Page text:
By Dr. Mercola
We all depend on access to clean water and air to survive, so when these very basic necessities are no longer pure, it represents one of the gravest threats imaginable to the future of the planet and its inhabitants.
Becoming aware of the problem is the first step to protecting yourself and your family. Unfortunately, having clean water and air is more the exception than the norm in the 21st century.
If you simply assume yours is fine, you could be risking exposure to pollutants that harm your health in the immediacy and down the road.
It's going to take change on a global scale — to industry, agriculture and public policy — to stop the water and air pollution that's already taking a health and environmental toll, but you can also act on an individual level to help the problem and protect yourself.
Lead Lurking in Water Systems Across the U.S.
The lead tragedy in Flint, Michigan, brought this toxic metal to the forefront of Americans' minds. Unfortunately, for many in Flint it's already too late. Today we know that just a tiny amount of lead dust can cause IQ loss, behavioral problems and hearing loss in children. Often, the damage is permanent.
Exposure to larger amounts (that are still small relatively speaking) can cause coma, convulsions and death. Tragic as the Flint catastrophe is, it is, sadly, not an isolated event.
Children in other states, from New York to Pennsylvania to Illinois, are also at risk of lead poisoning, some even more so than the children in Flint. Many are simply unaware there's a problem with their water.
A new analysis by the Natural Resources Defense Council (NRDC) even revealed that more than 18 million Americans may be consuming water from systems with lead violations in 2015.1
The report revealed more than 5,300 community water systems with violations to the federal Lead and Copper Rule (LCR). Such violations include failure to:2
- Treat to reduce lead levels
- Monitor for lead
- Report rest results to citizens or the government
Millions of Americans May Be Drinking Water That Comes From Lead Service Lines
According to the NRDC, anywhere from 15 million to 22 million Americans receive drinking water that comes through lead service lines that may release the toxic metal into the water.
Only 3 percent of the communities with noted lead violations were penalized by their respective states or the U.S. Environmental Protection Agency (EPA).
Many cities are even known to try and "game" the system by monitoring locations where lead is less likely to be a problem or use sampling methods that minimize the chances of finding lead.
"After years of complaints about these questionable techniques, the EPA finally issued a 'guidance' document at the end of February 2016 discouraging these methods, but untold numbers of cities have long used them," according to NRDC. Erik Olson, health program director at NRDC, continued:3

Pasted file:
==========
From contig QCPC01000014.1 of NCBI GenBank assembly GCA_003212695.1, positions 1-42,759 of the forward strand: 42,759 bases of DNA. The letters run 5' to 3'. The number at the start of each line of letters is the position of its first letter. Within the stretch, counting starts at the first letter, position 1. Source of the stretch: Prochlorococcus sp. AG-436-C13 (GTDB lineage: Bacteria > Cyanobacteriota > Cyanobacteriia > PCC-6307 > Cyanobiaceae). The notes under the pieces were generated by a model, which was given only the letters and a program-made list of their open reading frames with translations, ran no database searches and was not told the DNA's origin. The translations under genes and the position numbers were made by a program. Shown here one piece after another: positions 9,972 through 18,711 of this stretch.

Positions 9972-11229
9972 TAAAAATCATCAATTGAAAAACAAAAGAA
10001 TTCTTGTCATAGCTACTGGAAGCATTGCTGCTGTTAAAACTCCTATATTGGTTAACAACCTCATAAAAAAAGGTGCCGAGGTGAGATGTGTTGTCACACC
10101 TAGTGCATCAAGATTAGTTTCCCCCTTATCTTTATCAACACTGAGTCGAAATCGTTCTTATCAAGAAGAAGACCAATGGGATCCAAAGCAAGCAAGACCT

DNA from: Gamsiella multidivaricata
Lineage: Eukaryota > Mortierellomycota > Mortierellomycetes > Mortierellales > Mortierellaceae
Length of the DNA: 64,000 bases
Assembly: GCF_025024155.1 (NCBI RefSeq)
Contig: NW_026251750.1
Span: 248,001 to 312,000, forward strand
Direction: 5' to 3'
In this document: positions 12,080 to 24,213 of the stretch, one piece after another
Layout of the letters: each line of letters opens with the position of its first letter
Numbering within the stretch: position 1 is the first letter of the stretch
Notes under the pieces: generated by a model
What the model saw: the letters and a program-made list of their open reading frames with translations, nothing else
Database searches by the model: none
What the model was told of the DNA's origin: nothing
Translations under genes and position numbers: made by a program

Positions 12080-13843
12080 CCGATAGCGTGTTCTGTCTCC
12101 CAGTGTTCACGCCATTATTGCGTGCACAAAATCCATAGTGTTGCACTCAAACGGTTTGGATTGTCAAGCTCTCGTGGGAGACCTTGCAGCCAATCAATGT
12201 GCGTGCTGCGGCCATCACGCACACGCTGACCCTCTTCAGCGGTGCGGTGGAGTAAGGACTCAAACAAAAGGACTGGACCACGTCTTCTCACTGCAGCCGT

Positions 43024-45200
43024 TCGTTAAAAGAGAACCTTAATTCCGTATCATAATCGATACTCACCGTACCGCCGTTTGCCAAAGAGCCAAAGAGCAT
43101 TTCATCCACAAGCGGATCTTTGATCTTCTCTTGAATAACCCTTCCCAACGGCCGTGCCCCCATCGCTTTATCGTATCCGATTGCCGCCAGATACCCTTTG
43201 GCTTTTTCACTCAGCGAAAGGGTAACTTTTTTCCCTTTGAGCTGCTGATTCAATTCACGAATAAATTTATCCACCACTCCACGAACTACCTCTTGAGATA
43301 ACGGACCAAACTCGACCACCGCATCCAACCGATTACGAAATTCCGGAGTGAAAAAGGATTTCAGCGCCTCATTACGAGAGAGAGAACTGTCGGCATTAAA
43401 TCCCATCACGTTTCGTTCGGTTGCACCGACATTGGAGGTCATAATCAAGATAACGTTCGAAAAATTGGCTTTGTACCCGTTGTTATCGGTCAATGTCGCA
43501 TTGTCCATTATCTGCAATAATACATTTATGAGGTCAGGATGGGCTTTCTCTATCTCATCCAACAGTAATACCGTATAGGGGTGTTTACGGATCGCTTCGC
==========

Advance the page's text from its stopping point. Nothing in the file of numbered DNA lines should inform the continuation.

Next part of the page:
"Americans take it for granted that the water flowing from their home taps is clean and safe, but all too often that assumption is wrong.
Shoddy data collection, lax enforcement of the law and cities gaming the system have created a potent brew of lead violations and unsafe drinking water from the water supplies used by millions of people across the nation.
… And Flint doesn't even show up as having violations for lead in the EPA's drinking water tracking data, suggesting that millions more Americans could be at risk of drinking unsafe water but they aren't even being tracked."
Residents Not Warned of Toxic Fluoride Levels in Texas Water
In Texas, meanwhile, state regulators failed to warn residents about high levels of naturally occurring fluoride, which is a violation of the Safe Drinking Water Act (SDWA).
A five-month investigation by the Fluoride Action Network (FAN) revealed the violations, which they said, "resulted from systematic failures at the local, state and federal levels, placing Texas children at risk for disfiguring dental fluorosis and other potential harms."4
High levels of fluoride are so common in Texas that dental fluorosis, a condition referring to changes in the appearance of tooth enamel caused by long-term ingestion of fluoride, is known as "Texas teeth."
Fluorosis can lead to crumbling of tooth enamel in its advanced stages and consuming excess fluoride is also linked to learning problems, thyroid disease and bone problems.
The EPA requires water systems with more than 2 milligrams per liter of fluoride to warn residents that children under age 9 should not drink the water. However, according to FAN's investigation, officials with Texas water systems failed to provide such warning even when fluoride levels were in violation.
In response to FAN's investigation, local and state officials reportedly have taken steps to remind water system officials of the warning requirement. However, it's one more example of the toxins that may be lurking in your water, perhaps known to your local water system, but not known to you.
DuPont Poisons Water Supply, Sends News Releases Saying the Water's Fine
More than 3,500 lawsuits filed against DuPont in relation to the company's dumping of PFOA (perfluorooctanoic acid, also called C8), into the Ohio River. PFOA was an essential ingredient in DuPont's non-stick cookware for decades.